This is it, folks. It’s the one you’ve all been waiting for. It is a true return to form, style and relevance. It has been all too easy, almost expected, to laud Martin Scorcese pictures with praise in recent years. The man has talent and has crafted some of cinema’s landmark films, from TAXI DRIVER to GOODFELLAS. The industry was naming his last picture, THE AVIATOR, the film of the year. That seemed exaggerated, an all too safe a thing to say. To name the same of his previous epic mess, GANGS OF NEW YORK, was even more absurd. There seemed to be regret for not crowning him king earlier for more deserving efforts. The later pity praise felt apologetic instead of congratulatory. The films themselves felt manufactured for mass appeal, devoid of personal involvement and often a courting of industry acceptance. This time is different. This time Scorcese feels concise and calculated, like a man with a purpose, focus. This time Scorcese has left his hopes for accolades behind him and engineered his own cinematic rebirth. This time Scorcese says goodbye to his past and embraces THE DEPARTED.
Borrowing its intricately woven story from the 2002 Japanese film, INFERNAL AFFAIRS, THE DEPARTED stars Leonardo Dicaprio and Matt Damon as moles infiltrating both sides of a war between the law and organized crime. Dicaprio plays Billy Costigan, a Boston State Policeman with a family history entrenched in crime. As he is trying to make a new name for his family, he is thrown back into the world he worked so hard to escape. Costigan will go undercover and make his way into the confidence of Boston’s biggest crime boss, Frank Costello (Jack Nicholson). Costello, meanwhile, has his own man on the inside of the Boston State Police, Colin Sullivan (Damon). Sullivan was brought under Costello’s wing when he was just a boy who was doing well in school. Both Costigan and Sullivan sought power. Costigan’s power lied in authority and changing his apparent destiny through hard work. Sullivan was seduced by a different kind of power. He still had to work hard but he had the muscle to back him up when he needed it. Dicaprio’s and Damon’s solid performances heighten the tension and make for insightful character studies. As Costigan, Dicaprio is anxious and unstable. Pretending to be a brute with nothing to live for and no reason to do bad other than it being his genetic makeup goes against everything he’s ever struggled with. His eyes flare up and his whole body flinches every time he is around intense violence; he never seems to get used to it. As Sullivan, Damon is a confident, cocky liar who gets off on how many people he’s fooling and just how well he is fooling them, from his colleagues on the force (a supporting cast consisting of Martin Sheen, Mark Wahlberg and Alec Baldwin) to his psychiatrist girlfriend, Madolyn (the relatively unknown and engaging Vera Farmiga). When it becomes apparent that both teams have been permeated, the game to catch the rat becomes tenser the closer each gets to figuring the other out. Amidst growing suspicion and fear of getting caught, THE DEPARTED becomes unpredictable and entrancing.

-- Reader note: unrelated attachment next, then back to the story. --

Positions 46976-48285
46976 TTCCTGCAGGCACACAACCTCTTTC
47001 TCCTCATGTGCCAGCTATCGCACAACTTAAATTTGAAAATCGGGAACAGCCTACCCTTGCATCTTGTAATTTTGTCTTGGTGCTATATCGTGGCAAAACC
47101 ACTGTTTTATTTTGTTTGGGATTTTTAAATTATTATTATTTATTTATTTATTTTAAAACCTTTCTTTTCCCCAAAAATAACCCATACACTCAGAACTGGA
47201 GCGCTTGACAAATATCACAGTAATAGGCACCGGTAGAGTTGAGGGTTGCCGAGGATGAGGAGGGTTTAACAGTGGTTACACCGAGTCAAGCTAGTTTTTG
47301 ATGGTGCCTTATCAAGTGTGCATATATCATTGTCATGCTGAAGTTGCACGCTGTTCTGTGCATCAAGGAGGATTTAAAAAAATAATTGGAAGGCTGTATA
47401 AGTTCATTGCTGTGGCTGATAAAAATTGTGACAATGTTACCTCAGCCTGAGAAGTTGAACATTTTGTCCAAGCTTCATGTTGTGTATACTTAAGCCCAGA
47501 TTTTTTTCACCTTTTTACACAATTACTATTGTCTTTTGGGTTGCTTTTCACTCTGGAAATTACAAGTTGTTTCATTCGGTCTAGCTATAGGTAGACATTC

The surprisingly layered performance of Nicholson as Costello is one of THE DEPARTED’s best features. I expected that Nicholson could pull off a mob boss in his sleep but he brings experience and the effects of time to the role. Like one would expect, one doesn’t become a mob boss from being a nice guy. Costello is evil right through. He finds amusement in how a body slumps over to the side instead of forward when he blows a bullet through the back of her head. He has grown accustomed to getting everything he wants, to having no one stand in his way. To some extent though, he has grown bored and complacent with this lifestyle. He knows of nothing else but knows that alternatives exist. He seems to live his life appreciative of his position but with regret, or at least an awareness, that he did not make other decisions. When he speaks of Costigan’s father as a guy who could have been a big boss if he wanted to but didn’t, the acknowledgment alone highlights the power of choice. When he tells Costigan that he should go back to school, it highlights his own choices.
Something Costello is fond of saying is that “No one gives it to you; you have to take it.” It is a mantra for Costello and it seems like one for Scorcese as well regarding his approach to this film. Scorcese’s command of THE DEPARTED can be felt in the composition of each shot, in the energy of the omnipresent soundtrack and the grasp of the subject matter. Like Costello, Scorcese has been coasting in recent years; the results have been passable, at times solid, but always tired. THE DEPARTED announces Scorcese’s return to making affirmative choices again, and the right one’s at that.